Parties, candidates

 

2014-2019

2019 (parliament, proportional) 2018 (mayor,

1st tour)

2014 (parliament) Parties

 

1998

1998 (parliament)
LP (Ghimpu, Chirtoaca)     20 CDM (Snegur, Rosca) 26
LDPM (Filat)     18 PFD (Matei) 31
Acum (2018 Andrei Nastase) 17 19   All wright-wing parties 25
DPM (2018 Silvia Radu) 20 16 16 DPM (MDPM, Diacov) 16
PSRM (2018 Ion Ceban) 20   24    
PCRM (Voronin)     16 PCRM (Voronin) 25
“Sor Party” 25        
All left-wing parties 19 19 16 All left-wing parties 26
Table 3. Ratio of standard deviations and means division – 1998 -2019.

Only data for candidates and parties that had pretended for high result is reported in this table because if the total result is 2-3% accuracy can be too low.

Some notes on comparison with 1998.

1.The value of the indicator has decreased slightly (from 25 to 20% for major left and right parties). For the right flank this decrease was slightly bigger than for the left one. Why? The answer is very simple – the share of ethnic minorities decreases while new constituencies prefer to vote for the right. So, the range of values possible for our indicator has become more strictly bounded.

2.Some things have changed after all. Although ethnic cleavage still defines the situation, some convergence of views between right and left electorate has occurred, resulting in electoral exchange between them to a certain degree.

3.DPM in 1998 (MDPM at that time) can serve as an example how the result of a centrist party (with less electoral cleavage than that of left or right parties) should look in the absence of electoral fraud and even suspicion of.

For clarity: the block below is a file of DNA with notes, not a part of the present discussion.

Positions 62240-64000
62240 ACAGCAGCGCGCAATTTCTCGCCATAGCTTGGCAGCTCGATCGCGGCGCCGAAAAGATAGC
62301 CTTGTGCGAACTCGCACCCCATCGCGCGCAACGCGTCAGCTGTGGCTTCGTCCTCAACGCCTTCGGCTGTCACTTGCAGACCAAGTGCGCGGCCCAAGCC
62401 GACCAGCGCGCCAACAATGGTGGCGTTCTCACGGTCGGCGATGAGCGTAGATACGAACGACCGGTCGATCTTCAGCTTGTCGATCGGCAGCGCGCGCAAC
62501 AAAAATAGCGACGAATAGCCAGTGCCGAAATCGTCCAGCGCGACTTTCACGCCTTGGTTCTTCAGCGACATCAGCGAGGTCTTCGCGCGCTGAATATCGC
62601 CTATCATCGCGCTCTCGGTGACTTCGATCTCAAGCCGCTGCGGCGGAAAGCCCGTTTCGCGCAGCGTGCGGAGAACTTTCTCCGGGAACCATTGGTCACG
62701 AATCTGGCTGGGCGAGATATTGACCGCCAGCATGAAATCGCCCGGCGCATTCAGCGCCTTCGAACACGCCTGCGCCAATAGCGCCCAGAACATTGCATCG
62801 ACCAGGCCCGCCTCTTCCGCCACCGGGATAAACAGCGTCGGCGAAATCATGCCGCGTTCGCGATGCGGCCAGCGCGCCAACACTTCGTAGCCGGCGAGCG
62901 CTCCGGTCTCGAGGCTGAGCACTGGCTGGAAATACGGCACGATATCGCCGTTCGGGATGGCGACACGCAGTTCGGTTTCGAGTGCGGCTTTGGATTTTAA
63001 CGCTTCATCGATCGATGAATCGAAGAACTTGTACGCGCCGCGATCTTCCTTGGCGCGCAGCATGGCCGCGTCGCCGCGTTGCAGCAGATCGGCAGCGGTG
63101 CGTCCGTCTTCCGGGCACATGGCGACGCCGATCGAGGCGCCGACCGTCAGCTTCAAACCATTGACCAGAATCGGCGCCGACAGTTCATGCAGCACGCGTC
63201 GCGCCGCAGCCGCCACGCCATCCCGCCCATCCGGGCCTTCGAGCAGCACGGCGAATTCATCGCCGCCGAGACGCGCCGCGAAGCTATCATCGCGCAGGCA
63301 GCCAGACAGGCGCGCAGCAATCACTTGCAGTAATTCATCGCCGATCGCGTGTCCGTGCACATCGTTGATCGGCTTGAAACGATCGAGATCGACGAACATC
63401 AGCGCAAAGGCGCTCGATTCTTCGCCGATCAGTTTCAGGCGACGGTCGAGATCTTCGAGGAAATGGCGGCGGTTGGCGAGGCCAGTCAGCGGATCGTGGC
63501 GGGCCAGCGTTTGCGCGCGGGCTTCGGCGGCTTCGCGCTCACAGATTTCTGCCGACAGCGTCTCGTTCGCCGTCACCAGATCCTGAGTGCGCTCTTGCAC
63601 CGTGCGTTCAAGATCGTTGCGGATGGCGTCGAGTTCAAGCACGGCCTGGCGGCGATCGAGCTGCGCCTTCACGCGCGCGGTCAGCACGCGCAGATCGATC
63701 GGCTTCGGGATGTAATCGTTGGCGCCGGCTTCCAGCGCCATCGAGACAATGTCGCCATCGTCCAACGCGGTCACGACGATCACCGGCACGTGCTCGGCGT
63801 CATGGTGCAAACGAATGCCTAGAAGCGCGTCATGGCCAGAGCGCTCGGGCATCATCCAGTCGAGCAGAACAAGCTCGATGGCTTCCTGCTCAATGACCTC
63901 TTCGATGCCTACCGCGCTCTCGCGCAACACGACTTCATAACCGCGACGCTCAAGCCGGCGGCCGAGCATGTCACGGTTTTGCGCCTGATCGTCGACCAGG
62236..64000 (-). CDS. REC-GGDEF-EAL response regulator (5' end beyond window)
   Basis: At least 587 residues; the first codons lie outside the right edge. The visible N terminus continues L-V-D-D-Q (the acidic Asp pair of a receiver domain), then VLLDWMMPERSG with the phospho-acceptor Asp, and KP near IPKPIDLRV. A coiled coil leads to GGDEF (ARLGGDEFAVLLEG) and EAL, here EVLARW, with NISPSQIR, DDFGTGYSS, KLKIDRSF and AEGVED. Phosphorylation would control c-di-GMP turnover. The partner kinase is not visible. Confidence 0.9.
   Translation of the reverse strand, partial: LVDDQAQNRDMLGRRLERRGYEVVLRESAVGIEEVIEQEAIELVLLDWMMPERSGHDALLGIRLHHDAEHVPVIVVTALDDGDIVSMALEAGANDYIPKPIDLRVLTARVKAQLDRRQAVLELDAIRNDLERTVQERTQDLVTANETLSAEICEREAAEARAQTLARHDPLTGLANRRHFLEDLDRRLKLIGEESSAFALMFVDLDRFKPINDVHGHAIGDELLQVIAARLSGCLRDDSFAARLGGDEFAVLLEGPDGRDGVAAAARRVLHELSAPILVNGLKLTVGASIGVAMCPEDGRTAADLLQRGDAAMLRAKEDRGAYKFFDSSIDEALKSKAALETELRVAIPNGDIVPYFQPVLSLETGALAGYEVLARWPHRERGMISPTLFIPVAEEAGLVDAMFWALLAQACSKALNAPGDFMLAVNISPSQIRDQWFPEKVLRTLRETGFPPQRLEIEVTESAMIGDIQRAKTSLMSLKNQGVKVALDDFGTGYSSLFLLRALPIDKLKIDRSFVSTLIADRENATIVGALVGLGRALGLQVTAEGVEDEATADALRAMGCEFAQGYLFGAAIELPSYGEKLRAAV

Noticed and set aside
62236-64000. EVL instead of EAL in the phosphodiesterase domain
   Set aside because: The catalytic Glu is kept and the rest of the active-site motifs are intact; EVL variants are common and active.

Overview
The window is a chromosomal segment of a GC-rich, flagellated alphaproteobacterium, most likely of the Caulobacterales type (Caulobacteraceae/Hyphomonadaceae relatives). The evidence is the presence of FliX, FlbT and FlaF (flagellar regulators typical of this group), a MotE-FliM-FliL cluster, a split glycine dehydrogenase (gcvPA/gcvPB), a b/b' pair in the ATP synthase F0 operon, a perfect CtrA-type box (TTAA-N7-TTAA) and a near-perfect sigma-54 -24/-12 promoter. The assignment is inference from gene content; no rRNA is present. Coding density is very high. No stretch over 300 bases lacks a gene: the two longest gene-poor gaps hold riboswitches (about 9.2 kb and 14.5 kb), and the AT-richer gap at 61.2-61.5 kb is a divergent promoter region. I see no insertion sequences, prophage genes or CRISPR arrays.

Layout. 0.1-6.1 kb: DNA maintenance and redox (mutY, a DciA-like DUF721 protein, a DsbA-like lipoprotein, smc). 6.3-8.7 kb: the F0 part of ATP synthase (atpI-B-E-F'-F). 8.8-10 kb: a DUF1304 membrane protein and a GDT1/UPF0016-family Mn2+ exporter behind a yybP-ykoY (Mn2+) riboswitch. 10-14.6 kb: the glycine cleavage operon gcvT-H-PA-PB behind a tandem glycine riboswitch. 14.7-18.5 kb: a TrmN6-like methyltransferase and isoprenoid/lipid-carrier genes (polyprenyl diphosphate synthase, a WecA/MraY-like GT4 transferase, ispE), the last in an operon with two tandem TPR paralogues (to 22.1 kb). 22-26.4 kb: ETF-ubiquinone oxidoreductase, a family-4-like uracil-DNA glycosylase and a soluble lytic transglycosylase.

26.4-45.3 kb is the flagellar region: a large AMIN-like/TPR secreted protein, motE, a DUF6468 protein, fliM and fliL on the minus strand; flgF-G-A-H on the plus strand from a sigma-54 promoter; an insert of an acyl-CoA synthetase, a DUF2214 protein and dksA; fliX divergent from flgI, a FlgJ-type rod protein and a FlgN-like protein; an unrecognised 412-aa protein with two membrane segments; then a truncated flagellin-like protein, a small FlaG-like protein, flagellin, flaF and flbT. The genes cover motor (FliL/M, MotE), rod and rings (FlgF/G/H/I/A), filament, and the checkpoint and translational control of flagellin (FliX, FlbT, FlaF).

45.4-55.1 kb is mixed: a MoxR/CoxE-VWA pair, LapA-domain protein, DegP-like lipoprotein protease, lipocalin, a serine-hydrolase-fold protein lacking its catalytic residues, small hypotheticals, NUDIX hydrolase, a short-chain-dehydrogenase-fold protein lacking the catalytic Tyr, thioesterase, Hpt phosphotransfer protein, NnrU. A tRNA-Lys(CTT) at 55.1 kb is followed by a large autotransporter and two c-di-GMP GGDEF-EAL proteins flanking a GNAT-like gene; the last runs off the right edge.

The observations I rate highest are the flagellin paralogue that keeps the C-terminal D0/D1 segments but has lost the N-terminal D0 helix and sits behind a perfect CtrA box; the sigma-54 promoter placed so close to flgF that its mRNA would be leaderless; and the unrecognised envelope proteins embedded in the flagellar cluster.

Now, let’s watch the current period.

4.The values of the indicators are almost identical for “left” and “right” parties so there are no irregularities. But for DPM and Șor party irregularities increase these values approximately twofold in agreement with regression model from the previous chapter. So at least half of votes both for DPM and Șor party violate the statistical model which is unavoidable in this case.

5.We’ll discuss question “how does this happen?” in the next chapter. Now we’ll rather focus on question “why does this happen?”. The reason is irregularities occurs only in certain rather than all polling stations (for Șor party it’s easy to see this fact in the Table 1), thus increasing dispersion of votes for this party. This part of dispersion cannot be explained otherwise; it’s part of a random factor or unspecified fluctuations that can be revealed only after a thorough analysis.